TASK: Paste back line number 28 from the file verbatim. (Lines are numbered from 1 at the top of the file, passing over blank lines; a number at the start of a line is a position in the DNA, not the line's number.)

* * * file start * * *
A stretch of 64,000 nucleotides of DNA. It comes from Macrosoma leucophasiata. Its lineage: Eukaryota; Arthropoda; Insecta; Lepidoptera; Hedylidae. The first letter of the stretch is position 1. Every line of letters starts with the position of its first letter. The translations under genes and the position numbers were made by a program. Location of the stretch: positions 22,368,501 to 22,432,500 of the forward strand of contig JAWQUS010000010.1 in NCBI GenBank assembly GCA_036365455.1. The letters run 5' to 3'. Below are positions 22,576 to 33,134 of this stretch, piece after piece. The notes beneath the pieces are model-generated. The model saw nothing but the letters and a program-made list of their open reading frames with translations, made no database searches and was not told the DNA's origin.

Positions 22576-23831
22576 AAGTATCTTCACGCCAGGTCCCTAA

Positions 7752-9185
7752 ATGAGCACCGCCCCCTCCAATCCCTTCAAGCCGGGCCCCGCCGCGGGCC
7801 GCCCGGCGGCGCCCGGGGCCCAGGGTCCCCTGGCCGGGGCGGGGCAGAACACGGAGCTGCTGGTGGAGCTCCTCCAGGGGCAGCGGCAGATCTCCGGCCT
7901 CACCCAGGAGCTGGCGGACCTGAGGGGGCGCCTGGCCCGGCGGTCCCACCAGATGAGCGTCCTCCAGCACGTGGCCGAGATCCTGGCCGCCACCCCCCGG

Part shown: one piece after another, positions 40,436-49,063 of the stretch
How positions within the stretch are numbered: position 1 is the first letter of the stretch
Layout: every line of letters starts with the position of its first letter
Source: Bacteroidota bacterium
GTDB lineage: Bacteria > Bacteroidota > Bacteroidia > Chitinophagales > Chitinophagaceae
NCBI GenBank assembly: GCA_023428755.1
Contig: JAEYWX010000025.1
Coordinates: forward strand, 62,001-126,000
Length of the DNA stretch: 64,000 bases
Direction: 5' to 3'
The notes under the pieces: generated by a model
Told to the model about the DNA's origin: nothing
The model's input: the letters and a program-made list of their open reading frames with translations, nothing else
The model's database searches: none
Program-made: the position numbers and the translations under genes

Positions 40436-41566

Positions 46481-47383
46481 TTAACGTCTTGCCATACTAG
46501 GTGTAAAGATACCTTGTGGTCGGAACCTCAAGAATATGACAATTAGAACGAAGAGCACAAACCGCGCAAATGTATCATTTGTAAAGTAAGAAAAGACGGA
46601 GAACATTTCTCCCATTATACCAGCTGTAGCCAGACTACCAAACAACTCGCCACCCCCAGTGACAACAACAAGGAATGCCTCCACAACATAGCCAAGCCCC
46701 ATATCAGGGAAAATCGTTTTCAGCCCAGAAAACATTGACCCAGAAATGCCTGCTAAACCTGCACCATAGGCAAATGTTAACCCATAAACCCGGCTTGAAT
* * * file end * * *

46701 ATATCAGGGAAAATCGTTTTCAGCCCAGAAAACATTGACCCAGAAATGCCTGCTAAACCTGCACCATAGGCAAATGTTAACCCATAAACCCGGCTTGAAT